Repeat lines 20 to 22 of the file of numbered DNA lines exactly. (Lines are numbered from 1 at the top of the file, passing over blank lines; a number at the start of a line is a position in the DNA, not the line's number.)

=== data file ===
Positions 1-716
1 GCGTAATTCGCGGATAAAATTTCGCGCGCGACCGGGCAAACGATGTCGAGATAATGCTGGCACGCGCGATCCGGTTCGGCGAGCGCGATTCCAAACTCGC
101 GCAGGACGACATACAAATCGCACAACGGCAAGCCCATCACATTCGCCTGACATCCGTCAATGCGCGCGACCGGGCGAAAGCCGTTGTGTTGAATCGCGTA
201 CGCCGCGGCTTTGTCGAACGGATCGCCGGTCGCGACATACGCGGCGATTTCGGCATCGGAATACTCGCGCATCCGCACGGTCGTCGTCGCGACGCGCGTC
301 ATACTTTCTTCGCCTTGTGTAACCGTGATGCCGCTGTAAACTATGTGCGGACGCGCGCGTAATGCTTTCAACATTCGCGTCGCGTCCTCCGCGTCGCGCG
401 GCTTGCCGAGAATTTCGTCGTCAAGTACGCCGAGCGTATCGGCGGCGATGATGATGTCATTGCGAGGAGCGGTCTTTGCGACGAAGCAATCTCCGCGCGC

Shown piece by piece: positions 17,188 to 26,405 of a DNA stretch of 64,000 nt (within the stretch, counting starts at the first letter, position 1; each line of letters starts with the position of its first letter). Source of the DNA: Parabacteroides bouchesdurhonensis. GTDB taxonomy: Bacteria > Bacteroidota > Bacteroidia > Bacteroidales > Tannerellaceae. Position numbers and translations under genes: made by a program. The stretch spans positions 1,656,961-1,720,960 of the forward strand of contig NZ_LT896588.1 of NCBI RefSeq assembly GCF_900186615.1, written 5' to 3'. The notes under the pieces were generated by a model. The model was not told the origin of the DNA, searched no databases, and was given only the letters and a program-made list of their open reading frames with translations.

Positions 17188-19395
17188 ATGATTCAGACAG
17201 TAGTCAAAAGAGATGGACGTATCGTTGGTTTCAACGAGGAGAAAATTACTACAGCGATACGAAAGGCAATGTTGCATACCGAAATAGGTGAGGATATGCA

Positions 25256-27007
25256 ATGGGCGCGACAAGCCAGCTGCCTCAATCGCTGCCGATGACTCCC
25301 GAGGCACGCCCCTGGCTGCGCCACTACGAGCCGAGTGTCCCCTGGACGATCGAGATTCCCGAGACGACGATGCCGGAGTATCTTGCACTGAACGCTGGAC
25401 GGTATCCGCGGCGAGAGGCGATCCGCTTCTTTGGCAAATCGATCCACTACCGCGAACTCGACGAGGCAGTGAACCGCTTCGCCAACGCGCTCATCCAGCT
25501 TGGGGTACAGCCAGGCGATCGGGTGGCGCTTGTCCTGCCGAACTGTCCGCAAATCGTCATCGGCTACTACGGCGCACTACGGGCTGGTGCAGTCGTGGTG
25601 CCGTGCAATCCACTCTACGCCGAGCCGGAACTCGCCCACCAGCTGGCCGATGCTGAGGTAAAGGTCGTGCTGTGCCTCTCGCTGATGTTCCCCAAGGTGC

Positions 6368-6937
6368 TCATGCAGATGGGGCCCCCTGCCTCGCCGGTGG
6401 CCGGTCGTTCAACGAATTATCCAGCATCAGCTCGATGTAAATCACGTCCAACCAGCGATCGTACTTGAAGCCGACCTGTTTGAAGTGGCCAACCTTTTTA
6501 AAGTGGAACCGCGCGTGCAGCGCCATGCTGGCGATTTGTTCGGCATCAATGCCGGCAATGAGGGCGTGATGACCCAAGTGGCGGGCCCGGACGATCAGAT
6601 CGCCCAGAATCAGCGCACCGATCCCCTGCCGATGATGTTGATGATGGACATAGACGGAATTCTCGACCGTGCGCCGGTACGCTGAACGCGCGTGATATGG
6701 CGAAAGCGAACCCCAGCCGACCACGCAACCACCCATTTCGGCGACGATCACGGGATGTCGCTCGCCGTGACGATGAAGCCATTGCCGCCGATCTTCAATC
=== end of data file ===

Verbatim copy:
6501 AAGTGGAACCGCGCGTGCAGCGCCATGCTGGCGATTTGTTCGGCATCAATGCCGGCAATGAGGGCGTGATGACCCAAGTGGCGGGCCCGGACGATCAGAT
6601 CGCCCAGAATCAGCGCACCGATCCCCTGCCGATGATGTTGATGATGGACATAGACGGAATTCTCGACCGTGCGCCGGTACGCTGAACGCGCGTGATATGG
6701 CGAAAGCGAACCCCAGCCGACCACGCAACCACCCATTTCGGCGACGATCACGGGATGTCGCTCGCCGTGACGATGAAGCCATTGCCGCCGATCTTCAATC